| Dávid Harangozó

Our life is our culture

The Minister of State for Culture, Tourism and Civil Aviation in the Government of India, Dr. Mahesh Sharma, visited Hungary this June on the occasion of the Ganges-Danube Cultural Festival and the International Day of Yoga. He spoke to Diplomacy & Trade regarding the importance of events like this in promoting India’s culture and cultural relations with other countries.

“When you talk about India, what usually comes to people’s minds all over the world is the rich Indian heritage and culture. That is a great asset of our country. There is also a cultural connection between Hungary and India. The poet Rabindranath Tagore identified this connection some 90 years ago and he very much appreciated it. Since then, bilateral cultural relations have been developing in a big way. A great manifestation of these relations is the Ganges-Danube festival, celebrating our cultures and presenting India’s cultural diversity in nine places simultaneously throughout Hungary. It is a big testimony to the great ties that the two countries enjoy. We have had long, time-tested relations with each other from cultural exchanges to Rabindranath Tagore and Amrita Sher-Gil. Throughout history, we have respected each other’s culture and we have learned from each other’s culture: dance, other performing arts, literature, etc,” the Minister of State pointed out.

As far as the most popular aspects of Indian culture abroad are concerned, Dr. Mahesh Sharma highlighted that “Culture is a way of life in India: everything from getting up in the morning and moving on through the daily routine. There is a saying that ‘the whole world is a family’ – Mahatma Gandhi started this high level thinking. We are all selfish to some extent. That has been defined so broadly as ‘I should be happy’, ‘my relatives should be happy’, ‘my village people should be happy’, ‘my state people should be happy’, ‘my country people should be happy’ and ‘my human race should be happy’ – even the most selfish personal pronoun, ‘I’, is extended to other people.”

He added that “what has impressed the world about India is our cultural wealth. In India, in every 300 kilometers or so, the color changes, the dress changes, the habit changes, the religion changes, etc. However, in spite of that, three generations are cooking in the same kitchen – even in the diaspora, we have been practicing that for several decades, it has become part of Indian culture and the whole world is looking towards us in amazement. It is our strength that our life is our culture.”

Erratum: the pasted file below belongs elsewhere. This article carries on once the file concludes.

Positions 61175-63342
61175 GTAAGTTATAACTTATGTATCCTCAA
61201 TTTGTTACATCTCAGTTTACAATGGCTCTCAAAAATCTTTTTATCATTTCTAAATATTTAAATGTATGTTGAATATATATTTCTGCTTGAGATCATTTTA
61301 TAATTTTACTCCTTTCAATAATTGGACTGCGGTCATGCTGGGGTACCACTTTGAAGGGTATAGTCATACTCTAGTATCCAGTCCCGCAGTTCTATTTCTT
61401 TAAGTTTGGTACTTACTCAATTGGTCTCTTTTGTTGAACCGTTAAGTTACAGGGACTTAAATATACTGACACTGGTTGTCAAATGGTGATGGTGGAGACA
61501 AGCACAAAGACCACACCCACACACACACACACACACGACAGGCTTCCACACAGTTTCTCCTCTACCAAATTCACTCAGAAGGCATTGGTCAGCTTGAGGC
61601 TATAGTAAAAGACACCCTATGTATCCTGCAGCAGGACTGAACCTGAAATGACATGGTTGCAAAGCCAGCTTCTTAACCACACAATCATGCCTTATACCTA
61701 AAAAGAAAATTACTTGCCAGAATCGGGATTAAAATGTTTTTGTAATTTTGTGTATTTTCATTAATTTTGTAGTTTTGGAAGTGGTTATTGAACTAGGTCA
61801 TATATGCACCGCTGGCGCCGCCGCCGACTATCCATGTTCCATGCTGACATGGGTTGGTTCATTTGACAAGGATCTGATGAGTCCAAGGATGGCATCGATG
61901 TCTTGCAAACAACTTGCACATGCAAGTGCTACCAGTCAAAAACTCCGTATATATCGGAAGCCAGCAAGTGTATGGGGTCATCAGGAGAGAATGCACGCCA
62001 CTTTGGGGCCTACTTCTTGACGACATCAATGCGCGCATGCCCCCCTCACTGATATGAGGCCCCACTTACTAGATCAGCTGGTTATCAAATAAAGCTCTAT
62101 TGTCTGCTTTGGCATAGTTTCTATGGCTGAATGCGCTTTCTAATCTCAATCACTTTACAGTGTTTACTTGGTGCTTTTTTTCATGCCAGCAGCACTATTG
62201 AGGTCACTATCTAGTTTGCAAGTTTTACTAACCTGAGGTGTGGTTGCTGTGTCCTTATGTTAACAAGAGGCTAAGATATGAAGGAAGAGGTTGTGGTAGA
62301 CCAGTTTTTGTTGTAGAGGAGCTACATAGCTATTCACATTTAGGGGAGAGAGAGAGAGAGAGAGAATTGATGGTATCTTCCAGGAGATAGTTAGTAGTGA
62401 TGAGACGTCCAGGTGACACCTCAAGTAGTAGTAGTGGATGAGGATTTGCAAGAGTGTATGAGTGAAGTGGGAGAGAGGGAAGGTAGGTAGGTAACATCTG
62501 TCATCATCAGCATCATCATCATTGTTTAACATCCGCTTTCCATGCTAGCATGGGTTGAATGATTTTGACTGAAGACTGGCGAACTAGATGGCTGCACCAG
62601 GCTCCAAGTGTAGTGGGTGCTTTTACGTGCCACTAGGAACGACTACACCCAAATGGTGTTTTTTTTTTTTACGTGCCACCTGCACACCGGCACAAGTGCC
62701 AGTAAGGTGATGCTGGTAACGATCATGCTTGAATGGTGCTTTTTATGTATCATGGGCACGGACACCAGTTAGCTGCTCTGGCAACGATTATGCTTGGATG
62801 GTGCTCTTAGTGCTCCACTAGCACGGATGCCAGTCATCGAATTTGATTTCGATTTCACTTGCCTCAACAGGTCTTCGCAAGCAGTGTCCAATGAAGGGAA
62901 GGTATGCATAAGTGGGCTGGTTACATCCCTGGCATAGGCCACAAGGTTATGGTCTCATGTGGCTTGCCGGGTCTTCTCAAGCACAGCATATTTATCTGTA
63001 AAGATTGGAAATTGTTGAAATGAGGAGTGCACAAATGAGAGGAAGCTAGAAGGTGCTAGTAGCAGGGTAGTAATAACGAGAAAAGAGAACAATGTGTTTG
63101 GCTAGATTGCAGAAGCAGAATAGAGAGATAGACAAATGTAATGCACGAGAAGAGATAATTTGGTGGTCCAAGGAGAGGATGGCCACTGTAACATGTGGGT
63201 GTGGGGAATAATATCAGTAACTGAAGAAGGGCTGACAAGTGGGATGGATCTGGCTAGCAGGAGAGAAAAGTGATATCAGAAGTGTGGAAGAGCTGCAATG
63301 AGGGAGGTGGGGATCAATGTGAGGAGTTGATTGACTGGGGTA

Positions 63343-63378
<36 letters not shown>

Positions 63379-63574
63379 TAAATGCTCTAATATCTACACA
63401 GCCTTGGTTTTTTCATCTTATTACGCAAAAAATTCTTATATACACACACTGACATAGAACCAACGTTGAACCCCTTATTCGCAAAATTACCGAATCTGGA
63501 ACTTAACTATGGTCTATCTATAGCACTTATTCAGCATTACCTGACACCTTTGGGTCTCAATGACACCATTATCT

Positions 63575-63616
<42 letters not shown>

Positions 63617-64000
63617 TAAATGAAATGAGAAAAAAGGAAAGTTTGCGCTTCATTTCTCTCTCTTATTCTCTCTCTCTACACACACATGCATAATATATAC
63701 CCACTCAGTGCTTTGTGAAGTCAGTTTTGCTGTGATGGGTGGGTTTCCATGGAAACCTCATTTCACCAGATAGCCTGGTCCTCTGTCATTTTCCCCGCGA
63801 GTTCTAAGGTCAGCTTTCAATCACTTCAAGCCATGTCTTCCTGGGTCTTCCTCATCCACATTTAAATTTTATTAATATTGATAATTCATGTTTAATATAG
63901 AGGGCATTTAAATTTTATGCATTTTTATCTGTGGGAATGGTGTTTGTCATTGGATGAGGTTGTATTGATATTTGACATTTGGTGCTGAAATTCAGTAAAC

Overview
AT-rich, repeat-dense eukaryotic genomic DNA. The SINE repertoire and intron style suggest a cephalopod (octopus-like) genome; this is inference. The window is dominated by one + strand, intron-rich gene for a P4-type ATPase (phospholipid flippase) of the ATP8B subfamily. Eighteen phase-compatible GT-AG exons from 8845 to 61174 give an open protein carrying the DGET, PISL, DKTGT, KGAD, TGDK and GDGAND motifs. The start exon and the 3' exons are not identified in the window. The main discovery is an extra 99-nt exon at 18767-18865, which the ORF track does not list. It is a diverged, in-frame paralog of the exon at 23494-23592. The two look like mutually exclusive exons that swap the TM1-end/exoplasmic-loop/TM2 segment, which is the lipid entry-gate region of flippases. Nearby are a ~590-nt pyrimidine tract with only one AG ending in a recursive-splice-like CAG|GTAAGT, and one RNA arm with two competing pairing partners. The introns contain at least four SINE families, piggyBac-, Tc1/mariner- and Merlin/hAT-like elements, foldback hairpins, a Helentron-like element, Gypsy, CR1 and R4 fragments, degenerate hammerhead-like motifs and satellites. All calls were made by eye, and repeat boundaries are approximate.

The cultural factor has great importance in bilateral and other international relations, as well. The Minister of State stressed that “cultural exchange programs do not just mean that we have an Indian dance performance in Hungary or in another country. It is something like the honeybees do when travelling from one flower to another – they carry something along the way. This is what our cultural exchange program is about: we carry that sense of life, the way of life. The three things in my portfolio (culture, tourism and civil aviation) are intertwined in this sense: tourism is a mould as our richest asset, culture is given wings through aviation to be carried around the world.”

As tourism and civil aviation are also part of his portfolio as Minister of State, Dr. Mahesh Sharma also commented on this area of bilateral relations. Currently, the closest to direct aerial link between India and Hungary is that of between Vienna, Austria and New Delhi. “As I understand, there was an increase of 75% in tourism figures from India to Hungary in 2015. Indians visit this country as a destination of choice. Even our film industry is using Hungary as a shooting location. The ambience, the culture, the traditions and values are attractive features for the citizens of both countries to visit one another. Celebrating this Indian festival in your country just confirms this sentiment. Let’s learn from each other and let’s strengthen our bilateral relations in all fields of life!” the Minister of State concluded.

Festival and Yoga Day

In order to further strengthen the bonds of bilateral cultural relations between India and Hungary, Embassy of India organized the Ganges-Danube: Cultural Festival of India this June in nine cities of Hungary: Balatonfüred, Budapest, Eger, Esztergom, Szentendre, Sopron, Nagykanizsa, Szeged and Debrecen.

This year, the International Day of Yoga was also part of this festival. The aim of the International Yoga Day is to raise awareness of healthy and conscious lifestyle among people.

Sándor Laczkó

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